VIDEO: Work halted as campaigners block entrance to fracking site

Work has come to a standstill at Fracking company Cuadrilla Resource’s site in Balcombe, Sussex. As of 7.30am, campaigners blockading the road leading to the company’s site have denied entrance to articulated trucks and work vehicles.

15 articulated vehicles are expected at 10am this morning, with tail-backs already visible in the village.

Campaigners at the site

Campaigners at the site

The protest was organised under he name of The Great Gas Gala! and was called in response to an announcement from the Environment Agency and West Sussex County Council that Cuadrilla would start drilling as soon as Saturday.

Alex Griffiths, one of those taking part in the blockade, said: “People are realising that if we are going to protect ourselves from this industry we are going to have to do it ourselves. After 5000 signatures on petitions and nearly a thousand objections being sent to the Environment Agency work is still going ahead.”

She continued: ‘We have tried other methods. We now have no choice but to take matters into our own hands and protect ourselves from the threat fracking poses to our health and environment’.

The Environment Agency has yesterday (Wednesday, 24 July) granted a mining waste permit to Cuadrilla Balcombe Ltd (Cuadrilla). This permit covers the management of wastes arising from an exploratory borehole to test for oil and gas reserves at Balcombe in West Sussex.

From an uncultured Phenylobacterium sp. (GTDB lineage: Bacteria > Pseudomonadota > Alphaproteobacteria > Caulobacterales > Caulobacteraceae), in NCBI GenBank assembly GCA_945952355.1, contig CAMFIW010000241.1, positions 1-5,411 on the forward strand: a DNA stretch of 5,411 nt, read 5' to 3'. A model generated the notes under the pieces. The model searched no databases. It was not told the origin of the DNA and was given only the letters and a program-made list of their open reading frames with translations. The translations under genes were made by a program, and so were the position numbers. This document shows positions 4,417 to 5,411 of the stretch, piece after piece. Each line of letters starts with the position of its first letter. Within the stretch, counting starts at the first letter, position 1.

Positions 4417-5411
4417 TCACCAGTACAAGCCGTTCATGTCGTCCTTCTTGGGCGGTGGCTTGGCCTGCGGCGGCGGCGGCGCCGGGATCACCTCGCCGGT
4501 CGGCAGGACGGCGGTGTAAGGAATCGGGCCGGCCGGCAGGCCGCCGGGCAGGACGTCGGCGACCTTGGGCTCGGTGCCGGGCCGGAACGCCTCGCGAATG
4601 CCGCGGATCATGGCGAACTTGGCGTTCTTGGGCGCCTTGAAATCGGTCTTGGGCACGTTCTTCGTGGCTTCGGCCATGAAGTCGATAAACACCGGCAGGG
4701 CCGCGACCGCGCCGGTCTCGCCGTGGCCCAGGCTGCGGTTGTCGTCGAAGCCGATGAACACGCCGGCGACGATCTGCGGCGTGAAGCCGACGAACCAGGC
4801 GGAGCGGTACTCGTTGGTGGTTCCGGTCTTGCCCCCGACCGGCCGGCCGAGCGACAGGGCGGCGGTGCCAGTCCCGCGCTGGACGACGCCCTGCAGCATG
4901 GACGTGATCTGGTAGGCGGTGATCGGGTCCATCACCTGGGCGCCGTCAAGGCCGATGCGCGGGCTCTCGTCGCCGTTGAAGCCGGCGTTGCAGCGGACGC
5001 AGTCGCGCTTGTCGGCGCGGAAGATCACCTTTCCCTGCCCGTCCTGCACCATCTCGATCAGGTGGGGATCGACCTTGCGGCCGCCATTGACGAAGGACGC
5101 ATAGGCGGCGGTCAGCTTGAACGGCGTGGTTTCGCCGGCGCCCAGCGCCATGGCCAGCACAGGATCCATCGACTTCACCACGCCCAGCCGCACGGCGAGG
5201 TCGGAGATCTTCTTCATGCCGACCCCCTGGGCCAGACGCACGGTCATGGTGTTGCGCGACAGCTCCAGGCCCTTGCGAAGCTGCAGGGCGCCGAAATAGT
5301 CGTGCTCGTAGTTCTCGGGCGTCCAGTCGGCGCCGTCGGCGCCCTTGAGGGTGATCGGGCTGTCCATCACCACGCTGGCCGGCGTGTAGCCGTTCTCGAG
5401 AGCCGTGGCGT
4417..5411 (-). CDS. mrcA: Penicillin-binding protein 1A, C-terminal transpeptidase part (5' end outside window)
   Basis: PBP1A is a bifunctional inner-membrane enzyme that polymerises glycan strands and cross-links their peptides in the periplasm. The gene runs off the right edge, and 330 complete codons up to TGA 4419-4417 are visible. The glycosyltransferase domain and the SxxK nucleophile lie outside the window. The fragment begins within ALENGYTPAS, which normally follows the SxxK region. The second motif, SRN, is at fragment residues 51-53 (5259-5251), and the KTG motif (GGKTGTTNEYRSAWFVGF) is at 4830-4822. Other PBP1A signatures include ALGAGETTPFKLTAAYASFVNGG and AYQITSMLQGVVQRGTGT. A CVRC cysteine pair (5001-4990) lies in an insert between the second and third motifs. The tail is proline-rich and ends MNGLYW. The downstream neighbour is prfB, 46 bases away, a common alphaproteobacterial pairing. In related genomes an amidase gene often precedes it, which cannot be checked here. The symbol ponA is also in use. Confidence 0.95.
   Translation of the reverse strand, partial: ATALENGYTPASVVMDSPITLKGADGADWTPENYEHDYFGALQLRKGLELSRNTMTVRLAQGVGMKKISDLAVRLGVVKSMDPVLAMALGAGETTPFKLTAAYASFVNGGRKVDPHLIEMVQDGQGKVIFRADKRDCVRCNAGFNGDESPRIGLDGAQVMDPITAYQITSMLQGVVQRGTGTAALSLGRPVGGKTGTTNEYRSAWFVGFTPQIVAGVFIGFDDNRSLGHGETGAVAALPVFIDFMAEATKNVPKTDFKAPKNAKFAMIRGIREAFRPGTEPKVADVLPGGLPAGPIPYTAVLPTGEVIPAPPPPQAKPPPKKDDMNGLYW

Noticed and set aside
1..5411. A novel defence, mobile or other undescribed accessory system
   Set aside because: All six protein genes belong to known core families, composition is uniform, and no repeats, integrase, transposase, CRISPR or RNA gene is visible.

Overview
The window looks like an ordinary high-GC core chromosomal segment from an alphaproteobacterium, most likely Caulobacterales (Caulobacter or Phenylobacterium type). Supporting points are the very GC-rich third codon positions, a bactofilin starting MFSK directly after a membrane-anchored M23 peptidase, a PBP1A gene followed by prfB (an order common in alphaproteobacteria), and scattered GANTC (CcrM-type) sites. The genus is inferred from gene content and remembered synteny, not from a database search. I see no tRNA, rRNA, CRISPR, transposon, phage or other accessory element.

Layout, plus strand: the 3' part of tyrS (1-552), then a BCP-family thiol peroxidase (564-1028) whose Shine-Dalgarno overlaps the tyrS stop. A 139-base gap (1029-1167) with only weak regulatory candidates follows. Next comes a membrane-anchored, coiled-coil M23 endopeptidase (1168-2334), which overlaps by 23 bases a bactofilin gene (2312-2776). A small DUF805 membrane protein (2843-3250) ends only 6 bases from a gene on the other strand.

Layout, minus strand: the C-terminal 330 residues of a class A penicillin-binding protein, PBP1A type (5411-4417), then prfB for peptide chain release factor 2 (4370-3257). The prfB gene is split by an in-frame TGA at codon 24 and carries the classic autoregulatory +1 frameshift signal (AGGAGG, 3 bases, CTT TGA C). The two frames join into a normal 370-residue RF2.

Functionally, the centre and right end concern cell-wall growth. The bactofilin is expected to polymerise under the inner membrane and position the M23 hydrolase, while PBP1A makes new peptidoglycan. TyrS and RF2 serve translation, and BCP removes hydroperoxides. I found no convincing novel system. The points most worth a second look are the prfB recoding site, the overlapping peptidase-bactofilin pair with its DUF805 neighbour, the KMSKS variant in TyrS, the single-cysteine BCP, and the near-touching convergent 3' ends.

After a thorough assessment the Environment Agency is confident that, providing their permit is complied with, the environment will be protected. The company is not proposing to carry out any hydraulic fracturing (fracking) as part of this activity.

Before reaching its decision, the Environment Agency reviewed concerns raised by local people during the four week consultation with communities, interested groups and other professional organisations.

The permit will require the company to manage its waste effectively in order to protect local people and the environment. Environment Agency officers will now enforce these operating conditions.

Chris Wick of the Environment Agency said: “We have scrutinised the application rigorously together with undertaking a full public consultation to gather in any local information necessary to determine the permit. We would like to thank all those people who responded to this consultation.

“Detailed information from the company shows they have the necessary plans in place to carry out this activity to the highest environmental standards. If the activity goes ahead as planned, we will monitor Cuadrilla’s operations and work with other regulators to ensure that the activity does not cause harm to people and the environment.”

The environmental permit and the decision document outlining how we reached our decision are available here

Cuadrilla has also formally applied for a permit to manage any waste water or solid waste which may contain naturally occurring radioactive substances. Naturally occurring radioactive materials (NORM) are present in many types of rocks. Sometimes, waste water from such activities can contain low levels of this NORM. A permit is required to ensure safe disposal of any waste that may fall within the scope of the regulations.

Cuadrilla does not need this permit to drill a borehole, but the company will need it in order to carry out well testing.

Cuadrilla’s application is available on our website:

People now have the chance to comment on the proposals by visiting our website or by emailing: